We urge the DOS to include physician's families as exemptions from travel restrictions

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[Edit] [This petition was edited on June 24th 2020 to also include physicians' families possibly affected by the latest Presidential Proclamation on June 22nd 2020, because the goal is the same: to prevent the separation of families of physicians].

▸ On June 22nd 2020, the POTUS issued the the Proclamation Suspending Entry of Aliens Who Present a Risk to the U.S. Labor Market Following the Coronavirus Outbreak. This Proclamation suspends the entry of several visa categories. However, there is a possibility of exemption for people who are involved with the provision of medical care to individuals who have contracted COVID-19 and are currently hospitalized OR are involved with the provision of  medical research at United States facilities to help the United States combat COVID-19. The Proclamation does not mention exempt physicians' dependents as possible exemptions.

We urge the U.S. Department of State to include exempt physicians' dependents (spouse and children) as exemptions from these restrictions. 

▸ On January 31 of 2020, the POTUS issued Proclamation 9984 (Suspension of Entry as Immigrants and Nonimmigrants of Persons Who Pose a Risk of Transmitting 2019 Novel Coronavirus and Other Appropriate Measures To Address This Risk). This proclamation initially affected travelers coming from the People’s Republic of China but has since been expanded to include: Iran, Austria, Belgium, Czech Republic, Denmark, Estonia, Finland, France, Germany, Greece, Hungary, Iceland, Italy, Latvia, Liechtenstein, Lithuania, Luxembourg, Malta, Netherlands, Norway, Poland, Portugal, Slovakia, Slovenia, Spain, Sweden, Switzerland, and Brazil.

Considering the significant decrease in flight availability and travel restrictions imposed by other countries, it is not currently possible to travel to a different country in order to quarantine prior to entering the United States. Moreover, residents from countries not affected by the travel ban (e.g. Uruguay) have no other way to arrive in the United States without first going through an affected country.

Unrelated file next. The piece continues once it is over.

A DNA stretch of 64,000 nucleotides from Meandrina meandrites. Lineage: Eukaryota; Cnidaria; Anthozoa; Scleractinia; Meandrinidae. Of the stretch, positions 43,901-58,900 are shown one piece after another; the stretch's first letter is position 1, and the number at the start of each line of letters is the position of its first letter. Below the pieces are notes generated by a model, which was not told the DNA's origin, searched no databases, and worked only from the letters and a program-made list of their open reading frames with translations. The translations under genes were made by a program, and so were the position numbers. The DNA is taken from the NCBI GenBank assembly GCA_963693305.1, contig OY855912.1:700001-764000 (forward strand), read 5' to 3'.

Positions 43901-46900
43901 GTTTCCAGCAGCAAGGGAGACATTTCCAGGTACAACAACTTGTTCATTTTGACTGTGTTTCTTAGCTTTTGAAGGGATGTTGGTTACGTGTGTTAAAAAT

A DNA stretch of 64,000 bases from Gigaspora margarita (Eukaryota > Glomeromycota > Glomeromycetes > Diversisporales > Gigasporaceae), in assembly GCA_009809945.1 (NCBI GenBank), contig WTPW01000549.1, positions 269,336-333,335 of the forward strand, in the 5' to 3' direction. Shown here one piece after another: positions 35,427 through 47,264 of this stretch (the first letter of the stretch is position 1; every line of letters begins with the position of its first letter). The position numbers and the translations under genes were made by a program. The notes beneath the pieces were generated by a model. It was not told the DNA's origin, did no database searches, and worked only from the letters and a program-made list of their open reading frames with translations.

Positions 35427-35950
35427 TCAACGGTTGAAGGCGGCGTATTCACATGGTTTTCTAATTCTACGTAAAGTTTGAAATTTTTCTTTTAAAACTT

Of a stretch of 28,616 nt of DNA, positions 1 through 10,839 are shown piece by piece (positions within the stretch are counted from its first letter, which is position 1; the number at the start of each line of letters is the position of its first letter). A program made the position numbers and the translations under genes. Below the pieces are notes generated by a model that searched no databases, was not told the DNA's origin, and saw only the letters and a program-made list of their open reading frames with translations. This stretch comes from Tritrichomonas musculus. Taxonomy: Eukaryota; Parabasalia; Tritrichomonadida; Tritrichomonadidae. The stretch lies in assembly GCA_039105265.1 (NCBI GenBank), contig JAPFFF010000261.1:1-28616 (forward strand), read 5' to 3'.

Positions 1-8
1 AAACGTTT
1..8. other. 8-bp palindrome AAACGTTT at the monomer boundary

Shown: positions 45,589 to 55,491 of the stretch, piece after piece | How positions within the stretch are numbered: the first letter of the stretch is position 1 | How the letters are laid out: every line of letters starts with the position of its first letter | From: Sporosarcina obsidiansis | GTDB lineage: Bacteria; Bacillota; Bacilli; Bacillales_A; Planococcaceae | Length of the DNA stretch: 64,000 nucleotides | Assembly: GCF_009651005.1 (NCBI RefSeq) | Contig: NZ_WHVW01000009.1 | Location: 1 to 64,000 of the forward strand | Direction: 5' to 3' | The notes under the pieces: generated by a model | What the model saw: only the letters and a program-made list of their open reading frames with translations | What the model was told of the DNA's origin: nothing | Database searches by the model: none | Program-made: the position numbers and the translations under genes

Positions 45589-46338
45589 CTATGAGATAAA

▸ Alien physicians matched at residency programs in 2020 are of paramount importance to replace graduating residents and assume responsibilities for patient care of COVID-19 patients and patients with non-COVID symptoms, but other health-related ailments. This year alone, 13% of matched applicants were non-US citizens foreign medical graduates, which represents 4,222 physicians around the country. 

▸ Concerning Proclamation 9984:
- Section 2 of the Proclamation 9984 allows the entry of foreign doctors as aliens traveling at the invitation of the United States Government for a purpose related to containment or mitigation of the virus.
- Therefore, J-1 physicians have been allowed to enter the U.S. even if coming through affected countries.
- However, the Proclamation doesn't mention our families.

▸ Concerning Proclamation 10014 (June 22nd 2020):
- The Proclamation does mention the possibility of exemption for people who are involved with the provision of medical care to individuals who have contracted COVID-19 and are currently hospitalized. 
- Currently, many physicians are waiting for decisions regarding their H1-B visas, to find out if they will be considered exempt from this Presidential Proclamation.
- However, the Proclamation does not mention if physicians that are considered exempt will also have their dependents (spouse and children) considered exempt. 

There are many ways the separation of families is problematic:

  • As medical doctors fighting COVID-19, it is imperative that we have all the support available for us to maintain our mental health and be able to care for our patients optimally;
  • It is unfair that foreign medical doctors be separated from their families at any given moment, but especially so in a distressful period such as the one we are living;
  • The people we want to bring with us are our dependents, and not being allowed to the U.S. may cause both personal and financial hardship: children will have significant negative impacts on their well-being from being separated from parents; families might not be able to afford two separate households; there will be emotional distress from separating couples.
  • There already is a National Interest Exemption (for Proclamation 9984) in effect which allows the entry of dependents of some foreign-born individuals. Moreover, the majority of exemptions within the proclamation also contemplate family members. It is unclear why some groups should be allowed to bring their families, but not alien physicians.

For the reasons stated above, we, foreign medical physicians who need to travel to the United States during travel restrictions, urge the U.S. Department of State and/or U.S. Department of Homeland Security to include our dependents as exemptions from the Presidential Proclamation restricting travel and allow us to have our families close to us.